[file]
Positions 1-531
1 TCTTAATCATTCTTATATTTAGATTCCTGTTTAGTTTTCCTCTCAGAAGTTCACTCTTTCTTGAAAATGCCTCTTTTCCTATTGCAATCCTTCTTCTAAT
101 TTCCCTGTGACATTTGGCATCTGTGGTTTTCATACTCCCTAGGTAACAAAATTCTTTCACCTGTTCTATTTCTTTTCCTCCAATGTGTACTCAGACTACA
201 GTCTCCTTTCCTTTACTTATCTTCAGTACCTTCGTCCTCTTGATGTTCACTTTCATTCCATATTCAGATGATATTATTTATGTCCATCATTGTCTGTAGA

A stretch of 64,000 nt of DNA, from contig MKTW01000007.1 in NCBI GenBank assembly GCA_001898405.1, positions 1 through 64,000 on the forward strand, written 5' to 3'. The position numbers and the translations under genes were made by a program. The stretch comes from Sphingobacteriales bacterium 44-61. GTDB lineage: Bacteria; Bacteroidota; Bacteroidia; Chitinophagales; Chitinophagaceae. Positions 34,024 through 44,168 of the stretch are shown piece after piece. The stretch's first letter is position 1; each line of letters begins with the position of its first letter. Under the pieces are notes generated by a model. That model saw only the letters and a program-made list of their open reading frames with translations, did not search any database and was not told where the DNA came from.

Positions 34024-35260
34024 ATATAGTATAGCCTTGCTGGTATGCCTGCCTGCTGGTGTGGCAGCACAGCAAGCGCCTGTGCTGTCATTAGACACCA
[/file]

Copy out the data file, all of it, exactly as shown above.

Positions 1-531
1 TCTTAATCATTCTTATATTTAGATTCCTGTTTAGTTTTCCTCTCAGAAGTTCACTCTTTCTTGAAAATGCCTCTTTTCCTATTGCAATCCTTCTTCTAAT
101 TTCCCTGTGACATTTGGCATCTGTGGTTTTCATACTCCCTAGGTAACAAAATTCTTTCACCTGTTCTATTTCTTTTCCTCCAATGTGTACTCAGACTACA
201 GTCTCCTTTCCTTTACTTATCTTCAGTACCTTCGTCCTCTTGATGTTCACTTTCATTCCATATTCAGATGATATTATTTATGTCCATCATTGTCTGTAGA

A stretch of 64,000 nt of DNA, from contig MKTW01000007.1 in NCBI GenBank assembly GCA_001898405.1, positions 1 through 64,000 on the forward strand, written 5' to 3'. The position numbers and the translations under genes were made by a program. The stretch comes from Sphingobacteriales bacterium 44-61. GTDB lineage: Bacteria; Bacteroidota; Bacteroidia; Chitinophagales; Chitinophagaceae. Positions 34,024 through 44,168 of the stretch are shown piece after piece. The stretch's first letter is position 1; each line of letters begins with the position of its first letter. Under the pieces are notes generated by a model. That model saw only the letters and a program-made list of their open reading frames with translations, did not search any database and was not told where the DNA came from.

Positions 34024-35260
34024 ATATAGTATAGCCTTGCTGGTATGCCTGCCTGCTGGTGTGGCAGCACAGCAAGCGCCTGTGCTGTCATTAGACACCA